Article

The effect of waste water treatment on river metal concentrations: removal or enrichment?

Netherlands Institute of Ecology (NIOO-KNAW), Centre for Estuarine and Marine Ecology, PO Box 140, 4400 AC Yerseke, The Netherlands
Journal of Soils and Sediments (Impact Factor: 1.97). 11(2):364-372. DOI: 10.1007/s11368-010-0321-4

ABSTRACT PurposeDischarge of untreated domestic and industrial waste in many European rivers resulted in low oxygen concentrations and contamination
with trace metals, often concentrated in sediments. Under these anoxic conditions, the formation of insoluble metal sulfides
is known to reduce metal availability. Nowadays, implementation of waste water treatment plants results in increasing surface
water oxygen concentrations. Under these conditions, sediments can be turned from a trace metal sink into a trace metal source.

Materials and methodsIn an ex situ experiment with metal contaminated sediment, we investigated the effect of surface water aeration on sediment
metal sulfide (acid volatile sulfides (AVS)) concentrations and sediment metal release to the surface water. These results
were compared with long-term field data, where surface water oxygen and metal concentrations, before and after the implementation
of a waste water treatment plant, were compared.

Results and discussionAeration of surface water in the experimental setup resulted in a decrease of sediment AVS concentrations due to sulfide oxidation.
Metals, known to precipitate with these sulfides, became more mobile and increasing dissolved metal (arsenic (As), cadmium
(Cd), copper (Cu)) concentrations in the surface water were observed. Contrary to As, Cd, or Cu, manganese (Mn) surface water
concentrations decreased in the aerated treatment. Mn ions will precipitate and accumulate in the sediment as Mn oxides under
the oxic conditions. Field data, however, demonstrated a decrease of all total metal surface water concentrations with increasing
oxygen concentrations following the implementation of the waste water treatment plant.

ConclusionsThe gradual decrease in surface water metal concentrations in the river before the treatment started and the removal of metals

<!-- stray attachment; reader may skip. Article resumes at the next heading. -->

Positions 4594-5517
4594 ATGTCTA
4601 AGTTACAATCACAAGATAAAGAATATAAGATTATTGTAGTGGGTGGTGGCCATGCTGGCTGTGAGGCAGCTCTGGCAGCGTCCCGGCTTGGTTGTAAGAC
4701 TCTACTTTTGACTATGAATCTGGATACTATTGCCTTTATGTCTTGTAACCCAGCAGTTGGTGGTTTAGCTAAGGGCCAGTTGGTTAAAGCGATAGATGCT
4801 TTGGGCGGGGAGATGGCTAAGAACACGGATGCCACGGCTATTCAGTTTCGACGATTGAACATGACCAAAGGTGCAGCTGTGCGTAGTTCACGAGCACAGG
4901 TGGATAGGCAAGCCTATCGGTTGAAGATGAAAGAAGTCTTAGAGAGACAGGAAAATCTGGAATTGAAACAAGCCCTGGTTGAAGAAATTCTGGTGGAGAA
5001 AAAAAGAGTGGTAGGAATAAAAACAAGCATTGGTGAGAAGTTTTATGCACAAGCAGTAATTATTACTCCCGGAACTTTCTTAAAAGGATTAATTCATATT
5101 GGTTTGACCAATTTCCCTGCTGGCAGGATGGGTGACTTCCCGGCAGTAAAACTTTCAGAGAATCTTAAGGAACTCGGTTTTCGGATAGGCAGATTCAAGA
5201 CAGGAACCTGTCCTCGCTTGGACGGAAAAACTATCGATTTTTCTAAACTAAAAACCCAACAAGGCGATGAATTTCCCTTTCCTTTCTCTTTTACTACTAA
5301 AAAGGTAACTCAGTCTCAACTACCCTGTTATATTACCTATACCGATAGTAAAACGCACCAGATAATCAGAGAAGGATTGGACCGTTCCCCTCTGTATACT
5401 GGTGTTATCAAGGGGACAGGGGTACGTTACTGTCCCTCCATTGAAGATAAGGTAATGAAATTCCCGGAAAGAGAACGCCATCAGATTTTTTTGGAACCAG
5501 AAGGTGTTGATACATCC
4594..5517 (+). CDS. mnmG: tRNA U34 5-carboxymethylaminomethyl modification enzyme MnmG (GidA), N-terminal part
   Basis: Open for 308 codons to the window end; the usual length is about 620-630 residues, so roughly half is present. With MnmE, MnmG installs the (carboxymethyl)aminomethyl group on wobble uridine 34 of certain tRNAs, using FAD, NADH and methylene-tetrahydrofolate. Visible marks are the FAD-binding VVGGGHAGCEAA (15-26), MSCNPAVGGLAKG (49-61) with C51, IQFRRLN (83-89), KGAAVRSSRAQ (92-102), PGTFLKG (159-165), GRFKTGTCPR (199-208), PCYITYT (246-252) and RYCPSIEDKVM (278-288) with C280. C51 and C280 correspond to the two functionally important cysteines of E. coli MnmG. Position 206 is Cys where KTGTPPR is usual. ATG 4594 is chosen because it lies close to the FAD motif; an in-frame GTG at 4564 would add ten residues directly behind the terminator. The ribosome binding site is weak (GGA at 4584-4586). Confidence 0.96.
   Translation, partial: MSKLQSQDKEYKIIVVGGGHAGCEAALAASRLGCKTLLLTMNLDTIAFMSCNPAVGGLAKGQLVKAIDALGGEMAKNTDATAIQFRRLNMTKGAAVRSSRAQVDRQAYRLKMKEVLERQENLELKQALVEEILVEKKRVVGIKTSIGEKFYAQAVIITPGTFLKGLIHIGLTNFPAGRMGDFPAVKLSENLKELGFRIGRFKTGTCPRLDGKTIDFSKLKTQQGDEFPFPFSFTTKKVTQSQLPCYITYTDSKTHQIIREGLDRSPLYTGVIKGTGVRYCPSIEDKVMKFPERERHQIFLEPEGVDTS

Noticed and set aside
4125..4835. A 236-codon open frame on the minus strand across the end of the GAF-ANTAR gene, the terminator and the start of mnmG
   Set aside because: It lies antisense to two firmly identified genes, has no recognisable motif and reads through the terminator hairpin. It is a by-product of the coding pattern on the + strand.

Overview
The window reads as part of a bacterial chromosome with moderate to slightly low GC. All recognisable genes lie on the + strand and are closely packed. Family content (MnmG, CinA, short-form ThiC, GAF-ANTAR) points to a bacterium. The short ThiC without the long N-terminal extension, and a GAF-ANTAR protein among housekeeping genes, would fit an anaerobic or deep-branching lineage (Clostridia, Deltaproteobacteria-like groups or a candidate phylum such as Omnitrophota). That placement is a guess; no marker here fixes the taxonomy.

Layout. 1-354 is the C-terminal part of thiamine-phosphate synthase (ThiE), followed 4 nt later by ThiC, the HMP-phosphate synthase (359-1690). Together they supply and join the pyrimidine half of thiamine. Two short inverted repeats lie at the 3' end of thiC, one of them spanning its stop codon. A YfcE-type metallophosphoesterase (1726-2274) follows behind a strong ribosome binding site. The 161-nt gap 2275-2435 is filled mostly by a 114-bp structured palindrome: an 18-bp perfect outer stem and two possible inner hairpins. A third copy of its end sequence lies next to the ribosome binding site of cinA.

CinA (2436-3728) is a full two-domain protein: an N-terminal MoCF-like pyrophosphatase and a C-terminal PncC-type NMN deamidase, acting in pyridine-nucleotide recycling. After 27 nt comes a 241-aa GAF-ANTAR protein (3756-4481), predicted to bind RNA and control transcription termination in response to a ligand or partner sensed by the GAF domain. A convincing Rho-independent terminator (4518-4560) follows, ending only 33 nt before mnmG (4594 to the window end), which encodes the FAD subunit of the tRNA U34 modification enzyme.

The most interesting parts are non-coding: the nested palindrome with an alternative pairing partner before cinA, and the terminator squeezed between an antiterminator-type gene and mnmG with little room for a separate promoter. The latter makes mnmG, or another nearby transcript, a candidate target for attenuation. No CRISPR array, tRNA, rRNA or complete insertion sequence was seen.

in the waste water treatment process could not be countered by an increase in metal flux from the sediment as observed in
the experiment.

KeywordsAcid volatile sulfides (AVS)–Metal availability–Oxidation–Redox chemistry–Sediments–Simultaneously extracted metals (SEM)

0 Bookmarks
 · 
210 Views
  • Source
    [Show abstract] [Hide abstract]
    ABSTRACT: The difference between the molar concentrations of simultaneously extracted metals (SEM) and acid volatile sulfides (AVS) is widely used to predict metal availability toward invertebrates in hypoxic sediments. However, this model is poorly investigated for macrophytes. The present study evaluates metal accumulation in roots and stems of the macrophyte Myriophyllum aquaticum during a 54 day lab experiment. The macrophytes, rooting in metal contaminated, hypoxic, and sulfide rich field sediments were exposed to surface water with 40% or 90% oxygen. High oxygen concentrations in the 90% treatment resulted in dissolution of the metal-sulfide complexes and a gradual increase in labile metal concentrations during the experiment. However, the general trend of increasing availability in the sediment with time was not translated in rising M. aquaticum metal concentrations. Processes at the root-sediment interface, e.g., radial oxygen loss (ROL) or the release of organic compounds by plant roots and their effect on metal availability in the rhizosphere may be of larger importance for metal accumulation than the bulk metal mobility predicted by the SEM-AVS model.